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winning the battle against intruding pests


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winning the battle against intruding pests

I live in the country and I love it. I love the seclusion, the peace and the wildlife that fills my yard through the changing seasons. What I don't like are the pests that try to make themselves at home inside my home. I have gone through many battles over the years with the different insects and rodents that intrude and have been able to win most battles fairly easily. I built this blog with the hopes of helping others who suffer from the same determined pests that I have find a way to get them out of their homes for good.

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Don't Cry For Me Argentine Ants: How To Identify This Common Pest And Keep Them Out Of Your Home

According to National Geographic, there are approximately 10,000 known species of ants across the world. Chances are you've come across several common species in your own backyard, including carpenter ants and odorous house ants. However, there is another type of ant that is becoming more common in the United States, and you may find them lurking on your property: the Argentine ant. Here is some valuable information about this increasingly common pest, including how to identify them and keep them out of your house:

Identifying the Argentine Ant

The male, or worker, Argentine ant is typically around one-eighth of an inch in length, according to the University of California Department of Agriculture and Natural Resources. The males will be uniformly the same size and will be light brown in color. The female Queen will be twice as large as the male and also light brown in color.

If you find a small brown ant in your home or backyard and aren't sure if it's an Argentine ant or another species, one of the best ways to identify it is by crushing the insect. When crushed, the Argentine ant will give off a distinct musty odor.

Although the Argentine ant is typically found in the far southern areas of the United States, including Florida and Texas, don't be surprised if you find a colony in your backyard if you live in Montana or Minnesota.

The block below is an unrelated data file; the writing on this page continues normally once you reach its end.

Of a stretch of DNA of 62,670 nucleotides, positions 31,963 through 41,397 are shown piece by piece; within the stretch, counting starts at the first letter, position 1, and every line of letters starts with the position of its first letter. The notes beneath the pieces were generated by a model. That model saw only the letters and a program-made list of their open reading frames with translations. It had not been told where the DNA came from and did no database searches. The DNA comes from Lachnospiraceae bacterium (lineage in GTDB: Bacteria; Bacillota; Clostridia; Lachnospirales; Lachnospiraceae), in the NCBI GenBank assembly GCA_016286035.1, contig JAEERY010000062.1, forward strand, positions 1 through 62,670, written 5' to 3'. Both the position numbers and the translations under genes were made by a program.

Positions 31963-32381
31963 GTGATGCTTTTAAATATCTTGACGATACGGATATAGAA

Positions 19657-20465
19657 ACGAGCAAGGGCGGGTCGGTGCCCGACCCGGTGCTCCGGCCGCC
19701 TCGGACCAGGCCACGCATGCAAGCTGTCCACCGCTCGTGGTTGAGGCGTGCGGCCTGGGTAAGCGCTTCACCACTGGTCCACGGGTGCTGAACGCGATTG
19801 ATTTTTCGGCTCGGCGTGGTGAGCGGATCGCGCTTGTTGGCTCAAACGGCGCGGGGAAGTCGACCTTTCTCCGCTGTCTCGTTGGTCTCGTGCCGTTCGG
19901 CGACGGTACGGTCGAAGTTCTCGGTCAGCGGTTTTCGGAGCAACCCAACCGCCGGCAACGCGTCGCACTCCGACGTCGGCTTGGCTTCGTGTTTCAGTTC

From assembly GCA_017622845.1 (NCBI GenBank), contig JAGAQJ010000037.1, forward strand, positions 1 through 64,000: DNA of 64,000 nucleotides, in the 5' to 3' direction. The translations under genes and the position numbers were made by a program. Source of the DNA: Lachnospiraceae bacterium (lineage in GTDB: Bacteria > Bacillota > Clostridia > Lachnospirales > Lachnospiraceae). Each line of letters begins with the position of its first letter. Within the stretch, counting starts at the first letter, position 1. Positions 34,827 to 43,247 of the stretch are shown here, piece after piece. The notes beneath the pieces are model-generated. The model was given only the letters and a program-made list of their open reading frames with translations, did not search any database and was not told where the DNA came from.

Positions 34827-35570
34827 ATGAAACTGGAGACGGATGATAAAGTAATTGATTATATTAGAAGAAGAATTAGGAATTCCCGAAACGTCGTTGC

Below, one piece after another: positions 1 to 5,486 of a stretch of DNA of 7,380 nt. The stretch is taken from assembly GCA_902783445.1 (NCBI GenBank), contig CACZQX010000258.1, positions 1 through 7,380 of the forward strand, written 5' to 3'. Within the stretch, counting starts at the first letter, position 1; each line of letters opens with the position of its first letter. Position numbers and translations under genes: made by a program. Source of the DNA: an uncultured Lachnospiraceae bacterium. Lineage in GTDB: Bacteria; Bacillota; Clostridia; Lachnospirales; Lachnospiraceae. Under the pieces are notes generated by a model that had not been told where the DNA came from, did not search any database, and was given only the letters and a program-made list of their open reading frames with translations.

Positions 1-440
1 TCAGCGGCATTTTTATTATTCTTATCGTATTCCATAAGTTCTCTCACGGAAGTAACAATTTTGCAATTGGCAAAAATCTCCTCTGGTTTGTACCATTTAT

Behavior

The Argentine ant prefers sweet types of food, including fruits. However, if there is a limited food source, the colony will feed on just about anything, from vegetables to your dog's food. Like the majority of ant species, the Argentine ant has a single queen and several workers whose sole purpose is to mate and gather food. However, if the colony becomes too large, the queen will leave the nest and split off to start another colony. When this occurs, the multiple colonies typically merge, creating what is called a "super colony."

The Argentine ant is an aggressive type of insect that is known to attack and destroy other ant or insect colonies. Additionally, the Argentine ant will also bite humans and pets if it feels the colony is threatened.

Typically, the Argentine ants will keep their colonies in areas that are moist, such as the damp soil found underneath your garage or the cracks of your sidewalk. However, if the ants are having difficulty finding food or if the conditions outside become too dry or too wet, the colony will begin to move inside homes and other structures.

Getting Rid of Argentine Ants

If you notice a colony of Argentine ants in your backyard, it is vital to act quickly. Begin to eliminating any attractive habitats that are near your house, including trees, shrubs and other vegetation. The ants will nest in these areas and if their food supply is threatened, they will eventually make their way inside your home. Additionally, you should check the exterior of your home for any cracks and other vulnerable spots that the ants could enter. Seal these areas immediately.

Next, choose a bait trap that contains boric acid and is specifically produced to attract and kill Argentine ants. Remember, although the colonies will consume just about anything when food sources are scarce, they prefer sweet, sugary foods.

Place the bait traps around the perimeter of your house or near any trails or concentrations of the Argentine ants. Do not place the traps inside. Their sweet smell will attract the Argentine ants to enter your home.

Finally, if you notice a large colony of Argentine ants or are having trouble controlling them on your own, don't hesitate to contact a professional. Remember, Argentine ants are aggressive and will take over your yard if left untreated. Once the colony becomes too large, a professional is typically necessary to regain control of your property. Contact a company like Albemarle Termite & Pest Control for assistance.